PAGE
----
The Detroit Repertory Theater’s current offering, Tango, is the most enjoyable play to appear in town since “MacBird.”
The director, Bruce Milian, like a good alchemist, has managed to transform broad farce, heavy social thought, and straight professional theatre into a first-rate production.
Tango is such a funny play that it is easy to overlook the fact that its humor is based on a very serious, and perhaps even a very frightening theme.
The playwright, Slawomir Mrozek, like many European writers, has little faith in the so-called “progress” of modern thought. Mrozek holds the fatalistic view that intellectual history moves through cycles of action and reaction, but that in the end brute force always prevails over reason.
In many ways Tango is a dramatization of the ideas found in Yeats’ poem “The Second Coming.” In one act “Things fall apart; the center cannot hold; / Mere anarchy is loosed upon the world.” In act two The best lack all conviction, while the worst/Are full of passionate intensity.” In the last act a rough beast “Slouches towards Bethlehem to be born.”
Admittedly, all this sounds pretty heavy for a farce, and not very funny, but the main achievement of the play is that it remains on the surface thoroughly humorous, while remaining in depth thoroughly meaningful.
“Tango” features an allegorical family that bears a striking resemblance to some of the families in the “screwball” comedies of the Thirties. At first glance, everyone, including the butler, appears to be completely yet pleasantly insane. But it soon becomes obvious that their madness has a sound historical base.
The mother and father represent the art-for-art’s-sake era of Isadora Duncan and the Dadists when “Change” was the order of the day. They stand for the past were supposedly destroyed—Isadora posed in the nude, Zelda Fitzgerald smoked in public, and a few straight people even had enough nerve to dance the tango.
The play attempts to deal with the question of what happens to such people when they grow old and are confronted with a new generation of rebels. It’s very much like asking today how the children of Paul Krassner and Jerry Rubin will behave when they grow up.
In other words, if we are to accept youthful rebellion as an absolute condition of human existence, then we must accept the fact that our offspring will eventually attempt to refute everything we stand for.
Most of us would like to believe that each generation can be brought into the Humanist fold, but the author of Tango holds out no such hope.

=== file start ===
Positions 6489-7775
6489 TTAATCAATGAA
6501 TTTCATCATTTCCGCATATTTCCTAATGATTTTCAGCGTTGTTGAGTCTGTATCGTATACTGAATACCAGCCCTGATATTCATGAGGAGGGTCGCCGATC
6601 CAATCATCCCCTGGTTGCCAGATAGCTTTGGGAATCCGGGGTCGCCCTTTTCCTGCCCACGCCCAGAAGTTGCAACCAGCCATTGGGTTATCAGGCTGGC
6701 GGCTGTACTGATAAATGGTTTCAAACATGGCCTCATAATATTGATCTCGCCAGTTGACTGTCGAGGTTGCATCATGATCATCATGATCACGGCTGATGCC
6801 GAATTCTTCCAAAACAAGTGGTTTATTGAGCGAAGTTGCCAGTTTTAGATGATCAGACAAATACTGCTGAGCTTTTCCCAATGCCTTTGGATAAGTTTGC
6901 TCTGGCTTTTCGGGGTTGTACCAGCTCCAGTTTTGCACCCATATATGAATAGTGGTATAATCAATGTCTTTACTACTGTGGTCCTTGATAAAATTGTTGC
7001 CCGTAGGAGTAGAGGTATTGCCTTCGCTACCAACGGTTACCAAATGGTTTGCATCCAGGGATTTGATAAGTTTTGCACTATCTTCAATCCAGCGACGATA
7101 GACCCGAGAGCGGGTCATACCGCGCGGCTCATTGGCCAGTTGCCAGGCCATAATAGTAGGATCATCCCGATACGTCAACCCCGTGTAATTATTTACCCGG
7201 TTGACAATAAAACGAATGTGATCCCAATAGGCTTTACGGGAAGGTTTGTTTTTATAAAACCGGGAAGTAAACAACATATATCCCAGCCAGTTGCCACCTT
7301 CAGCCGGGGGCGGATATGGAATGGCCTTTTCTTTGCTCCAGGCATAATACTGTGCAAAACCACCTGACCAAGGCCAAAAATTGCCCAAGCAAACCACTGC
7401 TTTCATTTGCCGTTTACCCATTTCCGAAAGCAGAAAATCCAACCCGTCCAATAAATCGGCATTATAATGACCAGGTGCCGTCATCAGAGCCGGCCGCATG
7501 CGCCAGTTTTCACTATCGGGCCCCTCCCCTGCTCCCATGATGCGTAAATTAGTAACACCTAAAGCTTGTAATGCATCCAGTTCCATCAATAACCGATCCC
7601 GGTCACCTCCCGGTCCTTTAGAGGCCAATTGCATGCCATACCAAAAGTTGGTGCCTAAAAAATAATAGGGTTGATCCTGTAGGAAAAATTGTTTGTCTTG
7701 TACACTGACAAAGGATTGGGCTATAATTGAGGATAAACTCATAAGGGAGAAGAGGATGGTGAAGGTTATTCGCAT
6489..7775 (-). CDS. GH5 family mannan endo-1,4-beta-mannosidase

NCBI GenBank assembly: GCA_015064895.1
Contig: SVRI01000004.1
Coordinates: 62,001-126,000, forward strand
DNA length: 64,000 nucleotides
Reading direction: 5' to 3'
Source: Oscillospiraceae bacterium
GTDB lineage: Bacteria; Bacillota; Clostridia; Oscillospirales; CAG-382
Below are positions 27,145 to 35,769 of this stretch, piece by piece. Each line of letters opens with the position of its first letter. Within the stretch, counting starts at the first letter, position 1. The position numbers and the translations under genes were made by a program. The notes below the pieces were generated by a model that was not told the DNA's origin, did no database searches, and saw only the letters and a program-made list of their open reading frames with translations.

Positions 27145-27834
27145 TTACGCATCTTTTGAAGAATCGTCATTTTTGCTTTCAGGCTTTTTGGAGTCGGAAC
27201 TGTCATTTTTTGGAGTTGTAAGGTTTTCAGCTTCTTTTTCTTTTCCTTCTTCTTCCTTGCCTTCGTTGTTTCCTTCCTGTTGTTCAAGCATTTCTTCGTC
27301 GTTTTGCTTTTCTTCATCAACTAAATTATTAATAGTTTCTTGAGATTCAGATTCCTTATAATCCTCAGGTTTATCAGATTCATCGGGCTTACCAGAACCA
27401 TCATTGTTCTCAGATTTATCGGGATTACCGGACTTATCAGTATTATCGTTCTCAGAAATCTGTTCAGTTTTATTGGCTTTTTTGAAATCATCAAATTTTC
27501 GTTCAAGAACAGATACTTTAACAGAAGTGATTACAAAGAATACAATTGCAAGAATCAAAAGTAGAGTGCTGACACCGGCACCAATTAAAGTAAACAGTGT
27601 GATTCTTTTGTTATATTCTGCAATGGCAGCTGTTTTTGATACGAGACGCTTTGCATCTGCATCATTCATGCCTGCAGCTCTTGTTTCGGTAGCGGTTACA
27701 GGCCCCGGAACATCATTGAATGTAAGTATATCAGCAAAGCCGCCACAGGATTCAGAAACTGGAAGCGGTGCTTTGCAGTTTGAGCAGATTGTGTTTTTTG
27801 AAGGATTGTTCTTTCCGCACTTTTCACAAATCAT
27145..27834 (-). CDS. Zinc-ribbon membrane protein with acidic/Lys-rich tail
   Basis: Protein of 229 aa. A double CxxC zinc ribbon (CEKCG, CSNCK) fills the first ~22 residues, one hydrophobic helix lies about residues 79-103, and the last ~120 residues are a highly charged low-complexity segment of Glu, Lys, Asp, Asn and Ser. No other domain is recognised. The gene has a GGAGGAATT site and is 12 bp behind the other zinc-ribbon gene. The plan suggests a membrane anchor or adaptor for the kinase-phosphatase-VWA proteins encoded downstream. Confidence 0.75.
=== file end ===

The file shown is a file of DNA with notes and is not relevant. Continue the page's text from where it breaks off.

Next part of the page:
In addition, he suggests that ideological warfare is, after all, only a tempest in a teapot that can be easily resolved by the-application of a mindless physical force. For example, at the end of the play the troublesome young intellectual is finally silenced by the butler who simply beats him to death with his bare hands.
Many people, despite the explicit theme, come away asking what Tango is all about.
This is understandable. The humor is so rich, and the action so sustained, that one is really not encouraged to think about the play while watching it. But perhaps this is the best part of modern drama—the initial injection of meaning is painless, but it firmly takes hold after a day or two.
The members of the cast, although fairly young, represent some of the best and most experienced actors in Detroit. The inner city has only a handful of veteran “Off Broadway” performers, but fortunately most of them are in “Tango.”
Council Cargle, who appeared in “MacBird,” has the jaw-breaking task of portraying Arthur, the talkative young rebel.
Cargle manages fairly well to prevent the priggish shallowness of the character to influence his performance, but at times its unavoidable. It’s the age-old problem of attempting to portray artificiality without becoming artificial in the process.
Gunnar Lewis, who directed the critically acclaimed “Tiger” on Plum Street, appears in the role of Stornil, the old Dadaist. Lewis uses theatrical experience, sharp timing and a natural talent for comedy to develop Stornil into the most fully realized character in the play.
William Boswell, as Uncle Eugene, plays the part of a doddering old man with conviction—always a difficult task for a young actor. Beverly Markowitz, Barbara Busby and Eric Saunders also give thoroughly professional performances.
However, Edwina Lewis’ portrayal of Ala is relatively weak. Miss Lewis, a 17-year-old novice, simply lacks the experience to keep up with the rest of the cast, and often her stage mannerisms put a considerable strain on the play.
About the only other thing that might make Tango even better than it is, would be a close editing of the script. Many of the speeches are a few lines too long, and some scenes need to be tightened up. For example, the extended scene in which Cargle and Miss Lewis are left alone on the stage tends to slow the play down to a walk.
But, on the whole, Tango is an excellent production that should be seen by everyone in town. Detroit Repertory Theatre needs us, and we need the theatre.
As Bruce Milian says in the program: The theatre gets inside and outside of things so that we can better understand the thing itself.”
Help support local theater. Go see Tango. Tell ’em Jay Carr sent you.